The US Supreme Court has put on hold a sweeping plan to reduce greenhouse gas emissions from coal-fueled power plants, dealing a significant blow to President Barack Obama's efforts to rein in climate change.
A coalition of 27 US states—most of them run by Obama's Republican adversaries—is suing in a lower court to halt Obama's Clean Power Plan, and petitioned the Supreme Court to suspend its implementation until the case is resolved.
The White House said it was disappointed in the ruling, but convinced the ambitious plan to slash US emissions was based on a strong legal foundation, and would prevail.
"We disagree with the Supreme Court's decision to stay the Clean Power Plan while litigation proceeds," spokesman Josh Earnest said in a statement issued after the five-to-four ruling.
"We remain confident that we will prevail on the merits."
Tuesday's ruling, backed by five of the nine Supreme Court justices, halts the rollout of rules that require the power sector's carbon dioxide emissions to be slashed by at least 32 percent compared to 2005 levels by the year 2030.
The far-reaching regulations issued last year by the Environmental Protection Agency are central to Obama's drive to reduce overall US greenhouse gas emissions.
"Even while the litigation proceeds, EPA has indicated it will work with states that choose to continue plan development," Earnest said.
California's Democratic Governor Jerry Brown—who is part of a coalition of states defending the emissions plan—said as much, as he accused the justices of acting "tone-deaf" faced with the threat of "irreversible climate change."
"This arbitrary roadblock does incalculable damage and undermines America's climate leadership," he said in a statement.
"But make no mistake, this won't stop California from continuing to do its part under the Clean Power Plan."
Democratic White House hopeful Bernie Sanders voiced bitter disappointment at the ruling, shortly before he was declared winner of the key New Hampshire presidential primary.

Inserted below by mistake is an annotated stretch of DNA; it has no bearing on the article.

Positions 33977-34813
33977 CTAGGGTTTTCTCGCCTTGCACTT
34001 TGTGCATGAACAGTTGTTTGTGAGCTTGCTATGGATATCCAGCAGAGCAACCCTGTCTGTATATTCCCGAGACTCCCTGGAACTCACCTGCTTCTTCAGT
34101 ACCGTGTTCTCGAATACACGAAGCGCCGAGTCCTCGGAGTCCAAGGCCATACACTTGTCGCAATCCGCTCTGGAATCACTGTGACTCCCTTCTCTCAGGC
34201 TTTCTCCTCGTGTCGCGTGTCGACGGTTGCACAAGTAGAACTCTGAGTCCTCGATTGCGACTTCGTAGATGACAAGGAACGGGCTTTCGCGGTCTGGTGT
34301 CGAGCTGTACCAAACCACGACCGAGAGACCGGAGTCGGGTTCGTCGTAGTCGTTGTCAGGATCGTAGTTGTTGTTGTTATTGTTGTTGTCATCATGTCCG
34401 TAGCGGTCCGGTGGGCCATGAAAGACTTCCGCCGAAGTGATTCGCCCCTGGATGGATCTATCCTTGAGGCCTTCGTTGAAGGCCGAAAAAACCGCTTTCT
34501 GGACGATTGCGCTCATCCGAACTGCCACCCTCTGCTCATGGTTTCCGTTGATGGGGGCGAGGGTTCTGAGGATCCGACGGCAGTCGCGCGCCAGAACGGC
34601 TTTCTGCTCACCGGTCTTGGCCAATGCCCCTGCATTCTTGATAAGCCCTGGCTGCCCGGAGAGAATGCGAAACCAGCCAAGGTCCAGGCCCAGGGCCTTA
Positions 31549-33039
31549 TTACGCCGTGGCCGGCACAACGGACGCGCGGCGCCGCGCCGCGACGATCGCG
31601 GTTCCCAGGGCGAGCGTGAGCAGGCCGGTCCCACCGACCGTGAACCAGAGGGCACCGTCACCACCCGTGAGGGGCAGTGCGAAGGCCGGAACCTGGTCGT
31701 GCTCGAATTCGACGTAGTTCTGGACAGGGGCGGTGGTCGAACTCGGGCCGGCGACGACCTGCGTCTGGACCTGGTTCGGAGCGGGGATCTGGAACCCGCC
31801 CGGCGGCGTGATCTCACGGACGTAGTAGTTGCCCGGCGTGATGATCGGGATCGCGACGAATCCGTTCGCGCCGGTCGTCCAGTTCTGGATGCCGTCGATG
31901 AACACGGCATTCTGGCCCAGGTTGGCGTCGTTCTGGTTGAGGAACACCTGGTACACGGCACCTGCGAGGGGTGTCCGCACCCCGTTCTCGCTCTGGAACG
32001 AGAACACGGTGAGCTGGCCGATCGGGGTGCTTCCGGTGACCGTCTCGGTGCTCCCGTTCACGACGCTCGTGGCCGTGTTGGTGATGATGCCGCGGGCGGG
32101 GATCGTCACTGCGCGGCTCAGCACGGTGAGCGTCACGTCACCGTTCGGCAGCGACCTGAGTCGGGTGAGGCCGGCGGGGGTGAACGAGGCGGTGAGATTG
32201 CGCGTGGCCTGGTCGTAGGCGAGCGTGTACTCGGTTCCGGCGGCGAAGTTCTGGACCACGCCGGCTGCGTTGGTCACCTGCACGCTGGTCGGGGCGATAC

"The Supreme Court's decision is deeply disappointing. There's no time to spare in the fight to combat climate change," he tweeted.
The court's four liberal justices—Ruth Bader Ginsburg, Stephen Breyer, Sonia Sotomayor and Elana Kagan—also voiced their firm dissent.
But West Virginia Attorney General Patrick Morrisey hailed it as a major victory against efforts to regulate the coal industry.
"Hope. Coal miners and their families should have more hope tonight after our unprecedented victory at the US Supreme Ct. We stayed the CPP!" tweeted Morrisey, whose state leads a group opposing the Obama plan.
Republicans cry victory
The federal program was a central part of the commitments put forward by Washington ahead of the Paris climate deal struck by 195 governments in December.
But many US conservatives deny outright that climate change is caused by human industry and agriculture, and have opposed emissions controls designed to slow global warming.
The EPA rules have incensed Republicans, particularly lawmakers from coal-producing states, who say the economic cost of the endeavor would cripple industry and hike energy costs for millions of Americans.
Republicans in Congress late last year voted through two so-called disapproval resolutions on the regulations, dealing a largely symbolic yet blunt rebuke to Obama.
The Republican leader in the House of Representatives, Kevin McCarthy, thanked the Supreme Court for stopping an "illegitimate abuse of power".
"The administration's regulations would kill jobs, increase costs, and decrease the reliability of our energy supply," he charged.
"That's not what America needs."
Likewise, House Speaker Paul Ryan called it "a victory for the American people and our economy."
"President Obama's attempt to remake the country's entire energy sector to further his own climate agenda is more than costly, it's unlawful," the Republican said.
Obama has relied heavily on the EPA to drive through measures on climate change since failing to secure congressional adoption of a broad energy package early in his presidency.
But the powerful agency is viewed with suspicion if not outright hostility by part of the Republican camp.
In practice, the EPA will be barred from implementing the emissions rules while an appeals court weighs the case filed by the state plaintiffs—a delay that risks limiting Obama's ability to cement the reform before he leaves the White House.
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